This Saturday night, UFC 168 is headlined by not one, but two of these rematches. Will they be battles of redemption for the challengers, Silva and Tate? Or will Weidman and Rousey continue to cement their places as champions and put their foes out of the title picture for good? Either way, these fights will become part of the ever growing legacy of the UFC rematch.
Henderson, 43, has a rematch with Vitor Belfort this Saturday in the headlining contest of UFC's event in Goiania, Brazil -- some 16 years after the American's hurried yet successful fighting debut there.
Coming off consecutive lackluster performances, Henderson (29-10) steps into the Octagon against Belfort (23-10) knowing another defeat could precipitate his departure from the UFC. Operating on the last fight of his contract, Henderson claims UFC officials are waiting to see how he fares before entering discussions over terms of a new deal. That sounds prudent after Henderson dropped split decisions to Lyoto Machida and Rashad Evans.
The UFC is where he wants to be, Henderson said, and he's hoping to sign for four more fights, because winning a belt in the Octagon is "the extent" of his goals at this stage. To do that, he needs to defeat a legion of assassins at 185 or 205 pounds, and odds are long that Henderson would make good on those plans.
Even if he's sincere about feeling as healthy and prepared as he can be since having knee surgery at the end of 2012, there's no guarantee that Henderson can maneuver past Belfort, who's coming off spectacular back-to-back finishes, making this contest a rare bit of matchmaking by the UFC, because winners and losers don't usually square off.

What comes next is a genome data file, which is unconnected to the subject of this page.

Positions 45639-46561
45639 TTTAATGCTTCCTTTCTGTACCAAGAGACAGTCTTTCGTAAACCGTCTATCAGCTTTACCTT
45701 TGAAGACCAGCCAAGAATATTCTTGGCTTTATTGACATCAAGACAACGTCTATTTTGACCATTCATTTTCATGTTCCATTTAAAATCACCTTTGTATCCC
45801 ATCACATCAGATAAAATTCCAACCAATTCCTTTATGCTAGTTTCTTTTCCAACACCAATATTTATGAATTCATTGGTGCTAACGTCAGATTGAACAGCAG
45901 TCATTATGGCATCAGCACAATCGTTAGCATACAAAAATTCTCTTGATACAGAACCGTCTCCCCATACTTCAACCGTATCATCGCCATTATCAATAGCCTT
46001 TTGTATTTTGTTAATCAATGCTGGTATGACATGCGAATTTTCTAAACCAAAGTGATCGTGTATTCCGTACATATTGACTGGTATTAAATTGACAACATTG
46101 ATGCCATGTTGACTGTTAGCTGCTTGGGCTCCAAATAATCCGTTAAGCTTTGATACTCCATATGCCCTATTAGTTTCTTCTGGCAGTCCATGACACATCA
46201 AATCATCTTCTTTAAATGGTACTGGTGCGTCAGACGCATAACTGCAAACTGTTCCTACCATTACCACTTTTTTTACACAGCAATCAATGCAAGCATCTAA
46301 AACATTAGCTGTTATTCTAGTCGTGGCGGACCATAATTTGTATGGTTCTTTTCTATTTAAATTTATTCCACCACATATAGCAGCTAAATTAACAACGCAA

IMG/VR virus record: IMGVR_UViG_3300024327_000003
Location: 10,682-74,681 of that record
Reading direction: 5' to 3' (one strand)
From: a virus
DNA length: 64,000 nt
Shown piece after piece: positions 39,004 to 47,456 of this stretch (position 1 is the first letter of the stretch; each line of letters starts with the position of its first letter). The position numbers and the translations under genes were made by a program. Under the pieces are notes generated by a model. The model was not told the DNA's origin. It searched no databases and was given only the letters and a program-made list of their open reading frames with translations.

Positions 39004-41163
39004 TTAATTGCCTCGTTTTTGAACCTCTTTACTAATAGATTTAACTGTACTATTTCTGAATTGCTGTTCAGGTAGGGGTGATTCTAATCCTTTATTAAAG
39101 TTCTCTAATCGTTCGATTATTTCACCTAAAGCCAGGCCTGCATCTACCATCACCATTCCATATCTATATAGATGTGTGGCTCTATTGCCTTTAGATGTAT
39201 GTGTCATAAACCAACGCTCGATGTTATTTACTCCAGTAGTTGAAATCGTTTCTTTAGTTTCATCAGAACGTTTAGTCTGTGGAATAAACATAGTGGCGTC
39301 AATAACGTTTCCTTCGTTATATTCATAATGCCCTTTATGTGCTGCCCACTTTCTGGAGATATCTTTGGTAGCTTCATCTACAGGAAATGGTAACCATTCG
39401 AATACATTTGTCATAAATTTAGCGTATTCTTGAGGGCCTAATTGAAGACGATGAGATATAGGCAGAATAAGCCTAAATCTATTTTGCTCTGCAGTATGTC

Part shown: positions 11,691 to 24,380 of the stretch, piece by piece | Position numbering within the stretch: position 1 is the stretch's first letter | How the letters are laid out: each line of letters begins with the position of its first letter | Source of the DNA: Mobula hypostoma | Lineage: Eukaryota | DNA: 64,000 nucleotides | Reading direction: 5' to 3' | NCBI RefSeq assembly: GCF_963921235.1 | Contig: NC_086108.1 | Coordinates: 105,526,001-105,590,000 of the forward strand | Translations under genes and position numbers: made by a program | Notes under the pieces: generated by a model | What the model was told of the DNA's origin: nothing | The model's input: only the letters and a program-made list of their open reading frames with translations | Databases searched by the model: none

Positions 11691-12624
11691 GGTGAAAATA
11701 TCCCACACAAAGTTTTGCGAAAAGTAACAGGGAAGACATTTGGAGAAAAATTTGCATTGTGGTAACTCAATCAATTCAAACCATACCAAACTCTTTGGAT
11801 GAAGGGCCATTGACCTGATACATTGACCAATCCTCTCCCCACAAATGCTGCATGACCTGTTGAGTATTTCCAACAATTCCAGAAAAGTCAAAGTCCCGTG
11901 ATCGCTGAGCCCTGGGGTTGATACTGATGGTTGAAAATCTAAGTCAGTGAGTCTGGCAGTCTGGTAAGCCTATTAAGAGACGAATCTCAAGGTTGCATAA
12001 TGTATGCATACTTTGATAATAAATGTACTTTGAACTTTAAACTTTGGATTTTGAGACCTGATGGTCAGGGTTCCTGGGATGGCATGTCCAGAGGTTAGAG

The pair, meeting at 205 this weekend, competed at the same weight in 2006, when Pride Fighting Championships visited Las Vegas for the first time.
"He's more dangerous than he used to be, but I am, too," Henderson said Sunday while traveling from the U.S. to Brazil. "I feel I have more tools I can utilize, and that makes it tougher on him."
Belfort kicks much better than he did seven years ago, though Henderson isn't necessarily concerned about any of that. The former two-division Pride champion expects to break him like he did in Las Vegas.
Henderson's confidence stems from knowing Belfort used anabolic agents for their first fight and still fell short. The "Phenom" claimed over-the-counter supplements were the culprit for a positive test, but Henderson is of the opinion that previous steroid use is the real reason Belfort qualifies for testosterone replacement therapy today.
“That wasn't the case I had,” Henderson said. “I never touched steroids. But I still have low testosterone. I am on TRT so I can't really point fingers too bad, other than the fact that I've never taken steroids and he has. With that being said, I don't really care what he's on or not on -- I'm going to beat him up no matter what. Just like the last time I fought him."